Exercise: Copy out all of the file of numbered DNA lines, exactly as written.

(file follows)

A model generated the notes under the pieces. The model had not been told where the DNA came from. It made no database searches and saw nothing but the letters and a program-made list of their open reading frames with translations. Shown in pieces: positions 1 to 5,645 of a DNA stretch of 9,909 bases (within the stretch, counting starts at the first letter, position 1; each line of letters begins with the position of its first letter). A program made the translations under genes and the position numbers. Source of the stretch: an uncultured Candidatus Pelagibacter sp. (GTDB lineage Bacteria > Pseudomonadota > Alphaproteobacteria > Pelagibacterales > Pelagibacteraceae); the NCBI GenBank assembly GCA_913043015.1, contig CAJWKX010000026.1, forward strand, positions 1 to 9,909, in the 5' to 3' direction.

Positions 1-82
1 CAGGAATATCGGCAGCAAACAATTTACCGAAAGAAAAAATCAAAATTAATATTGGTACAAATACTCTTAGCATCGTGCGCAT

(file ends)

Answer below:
A model generated the notes under the pieces. The model had not been told where the DNA came from. It made no database searches and saw nothing but the letters and a program-made list of their open reading frames with translations. Shown in pieces: positions 1 to 5,645 of a DNA stretch of 9,909 bases (within the stretch, counting starts at the first letter, position 1; each line of letters begins with the position of its first letter). A program made the translations under genes and the position numbers. Source of the stretch: an uncultured Candidatus Pelagibacter sp. (GTDB lineage Bacteria > Pseudomonadota > Alphaproteobacteria > Pelagibacterales > Pelagibacteraceae); the NCBI GenBank assembly GCA_913043015.1, contig CAJWKX010000026.1, forward strand, positions 1 to 9,909, in the 5' to 3' direction.

Positions 1-82
1 CAGGAATATCGGCAGCAAACAATTTACCGAAAGAAAAAATCAAAATTAATATTGGTACAAATACTCTTAGCATCGTGCGCAT